Bull’s eye rot occurs on both apples and pears in the U.S. Pacific Northwest. In Washington State, Bull’s eye rot is more commonly seen on Golden Delicious, particularly on apples from orchards with perennial canker problems on trees. Bull’s eye rot also occurs in Europe and some other fruit-growing regions.
Four species of Neofabraea are known to cause Bull’s eye rot on apples. Three species, N. alba, N. perennans, and a Neofabraea sp., have been reported to cause Bull’s eye rot on pears in the Pacific Northwest.
Bull’s eye rot lesion is circular, flat to slightly sunken and appears light brown to dark brown with a lighter brown to tan center. Decayed tissue is firm. Cream-colored spore masses in the aged decayed area may appear (Fig. 6). Bull’s eye rot commonly originates from infection at lenticels on the fruit skin, but stem-end Bull’s eye rot is also commonly seen on Golden Delicious and Gala apples, particularly on the fruit from orchards with over-tree evaporative cooling or irrigation. Calyx-end Bull’s eye rot has also been observed on Golden Delicious fruit.
Figure 1. Symptoms and signs of Bull’s eye rot (Neofabraea spp.) on apples and pears.
N. perennans causes perennial canker on apple trees. On pear trees, Neofabraea spp. may survive on the dead bark. It has been reported that the Bull’s eye rot fungus may infect fruit anytime between petal fall and harvest but remains latent. Symptoms of Bull’s eye rot may appear after only a few months in storage. Fruit become more susceptible to infection by the fungus as the growing season approaches harvest. This disease is more common on fruit from orchards with over-tree irrigation or evaporative cooling, or in years or areas with frequent rains near or during harvest.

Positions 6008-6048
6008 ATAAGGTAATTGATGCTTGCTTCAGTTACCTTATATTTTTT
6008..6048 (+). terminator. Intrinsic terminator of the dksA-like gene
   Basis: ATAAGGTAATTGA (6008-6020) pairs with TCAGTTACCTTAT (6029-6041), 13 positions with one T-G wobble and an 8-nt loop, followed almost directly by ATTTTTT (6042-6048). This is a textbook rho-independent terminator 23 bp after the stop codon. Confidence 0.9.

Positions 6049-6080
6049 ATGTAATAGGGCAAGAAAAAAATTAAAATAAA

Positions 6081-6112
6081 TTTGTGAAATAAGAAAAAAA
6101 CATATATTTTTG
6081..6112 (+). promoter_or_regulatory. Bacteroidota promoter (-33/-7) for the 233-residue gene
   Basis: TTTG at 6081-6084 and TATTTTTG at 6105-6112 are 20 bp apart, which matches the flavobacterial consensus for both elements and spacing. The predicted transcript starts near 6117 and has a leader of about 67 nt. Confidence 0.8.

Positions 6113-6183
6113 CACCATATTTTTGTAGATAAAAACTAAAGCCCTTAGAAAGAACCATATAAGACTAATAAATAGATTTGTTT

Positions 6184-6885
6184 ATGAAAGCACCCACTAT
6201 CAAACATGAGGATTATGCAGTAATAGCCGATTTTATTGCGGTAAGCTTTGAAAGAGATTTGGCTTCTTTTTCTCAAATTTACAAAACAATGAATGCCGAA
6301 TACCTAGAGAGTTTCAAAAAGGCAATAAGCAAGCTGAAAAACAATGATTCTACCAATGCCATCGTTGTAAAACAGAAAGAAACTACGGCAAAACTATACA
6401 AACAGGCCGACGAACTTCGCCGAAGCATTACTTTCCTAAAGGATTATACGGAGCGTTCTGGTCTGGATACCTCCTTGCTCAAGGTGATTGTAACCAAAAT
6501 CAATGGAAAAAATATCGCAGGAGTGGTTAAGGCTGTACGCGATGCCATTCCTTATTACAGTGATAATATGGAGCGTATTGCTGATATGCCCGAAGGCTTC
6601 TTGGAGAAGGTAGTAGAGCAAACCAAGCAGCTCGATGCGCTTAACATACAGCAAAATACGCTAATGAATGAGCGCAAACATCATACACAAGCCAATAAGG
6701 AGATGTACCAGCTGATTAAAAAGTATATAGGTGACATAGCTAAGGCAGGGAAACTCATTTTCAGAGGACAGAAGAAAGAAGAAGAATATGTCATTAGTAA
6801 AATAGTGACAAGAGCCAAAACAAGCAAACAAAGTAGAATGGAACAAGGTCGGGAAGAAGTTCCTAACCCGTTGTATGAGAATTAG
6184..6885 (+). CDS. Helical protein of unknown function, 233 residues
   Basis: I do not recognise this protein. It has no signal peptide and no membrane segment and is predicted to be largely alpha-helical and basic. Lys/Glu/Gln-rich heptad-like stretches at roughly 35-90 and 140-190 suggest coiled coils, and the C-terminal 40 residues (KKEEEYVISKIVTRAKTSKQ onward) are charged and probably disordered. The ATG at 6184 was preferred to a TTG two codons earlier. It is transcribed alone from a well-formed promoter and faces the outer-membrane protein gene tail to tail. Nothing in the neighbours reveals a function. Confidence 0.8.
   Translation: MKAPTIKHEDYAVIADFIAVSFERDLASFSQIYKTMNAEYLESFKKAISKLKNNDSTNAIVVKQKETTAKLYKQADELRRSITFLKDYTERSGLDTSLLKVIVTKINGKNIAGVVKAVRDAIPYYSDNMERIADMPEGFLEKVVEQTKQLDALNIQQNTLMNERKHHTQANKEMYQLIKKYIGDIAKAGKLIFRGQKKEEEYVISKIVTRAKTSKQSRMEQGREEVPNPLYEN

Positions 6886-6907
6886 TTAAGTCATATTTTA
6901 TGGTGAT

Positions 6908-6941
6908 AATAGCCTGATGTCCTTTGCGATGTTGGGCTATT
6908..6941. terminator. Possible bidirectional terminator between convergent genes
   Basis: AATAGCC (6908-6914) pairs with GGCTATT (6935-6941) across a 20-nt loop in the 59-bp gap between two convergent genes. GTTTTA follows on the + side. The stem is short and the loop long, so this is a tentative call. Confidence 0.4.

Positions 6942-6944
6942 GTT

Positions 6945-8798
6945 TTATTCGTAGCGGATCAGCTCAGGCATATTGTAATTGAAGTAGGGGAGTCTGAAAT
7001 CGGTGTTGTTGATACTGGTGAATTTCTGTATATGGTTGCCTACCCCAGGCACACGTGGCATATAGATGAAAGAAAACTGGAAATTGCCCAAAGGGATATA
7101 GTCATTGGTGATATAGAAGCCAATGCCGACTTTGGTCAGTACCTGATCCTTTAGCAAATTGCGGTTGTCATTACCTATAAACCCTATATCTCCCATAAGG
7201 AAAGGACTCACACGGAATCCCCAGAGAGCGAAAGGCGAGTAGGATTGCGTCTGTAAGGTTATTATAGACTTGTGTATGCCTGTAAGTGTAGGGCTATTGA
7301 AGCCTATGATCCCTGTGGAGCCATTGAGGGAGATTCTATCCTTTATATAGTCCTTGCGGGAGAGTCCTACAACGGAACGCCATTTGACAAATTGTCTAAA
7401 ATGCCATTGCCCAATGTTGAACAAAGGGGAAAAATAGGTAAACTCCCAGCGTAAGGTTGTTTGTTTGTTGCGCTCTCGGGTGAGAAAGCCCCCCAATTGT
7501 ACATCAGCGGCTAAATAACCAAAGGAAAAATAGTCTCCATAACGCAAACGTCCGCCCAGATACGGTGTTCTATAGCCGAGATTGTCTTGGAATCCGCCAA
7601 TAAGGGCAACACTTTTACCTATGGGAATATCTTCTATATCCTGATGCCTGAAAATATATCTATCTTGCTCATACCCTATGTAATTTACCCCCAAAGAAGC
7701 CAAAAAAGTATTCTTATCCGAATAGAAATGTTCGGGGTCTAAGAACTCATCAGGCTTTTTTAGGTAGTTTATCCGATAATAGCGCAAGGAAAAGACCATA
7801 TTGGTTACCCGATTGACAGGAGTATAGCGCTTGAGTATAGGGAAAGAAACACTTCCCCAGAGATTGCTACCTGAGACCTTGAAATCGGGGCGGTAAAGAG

In apple orchards with perennial canker, removal of branches with cankers helps reduce inoculum of Neofabraea spp. in the orchard.
Establish new plantings with clean stock free of visible cankers.
Scout new orchards for the disease, because early detection will aid in overall control.
Water spread the fungal inoculum and create conditions conducive for fruit infection. It is recommended that overhead irrigation be avoided and that over-tree cooling be cycled such that conditions do not remain wet in the canopy for prolonged periods of time.
Ziram applied within two weeks before harvest is recommended for control of Bull’s eye rot in the Pacific Northwest.
Use pesticides with care. Apply them only to plants, animals, or sites listed on the labels. When mixing and applying pesticides, follow all label precautions to protect yourself and others around you. It is a violation of the law to disregard label directions. If pesticides are spilled on skin or clothing, remove clothing and wash skin thoroughly. Store pesticides in their original containers and keep them out of the reach of children, pets, and livestock.
YOU ARE REQUIRED BY LAW TO FOLLOW THE LABEL. It is a legal document. Always read the label before using any pesticide. You, the grower, are responsible for safe pesticide use. Trade (brand) names are provided for your reference only. No discrimination is intended, and other pesticides with the same active ingredient may be suitable. No endorsement is implied.
De Jong, S. N., Levesque, C. A., Verkley, G. J. M., Abeln, E. C. A., Rahe, J. E., and Braun, P. G. 2001. Phylogenetic relationships among Neofabraea species causing tree cankers and bull’s eye rot of apple based on DNA sequencing of ITS nuclear rDNA, mitochondrial rDNA, and the β-tublin gene. Mycological Research 105:658-669.
Henriquez, J. L., Sugar, D., and Spotts, R. A. 2004. Etiology of bull’s eye rot of pear caused by Neofabraea spp. in Oregon, Washington, and California. Plant Disease 88:1134-1138.
Dr. Achour Amiri,
Tree Fruit Research and Extension Center
Wenatchee, WA email@example.com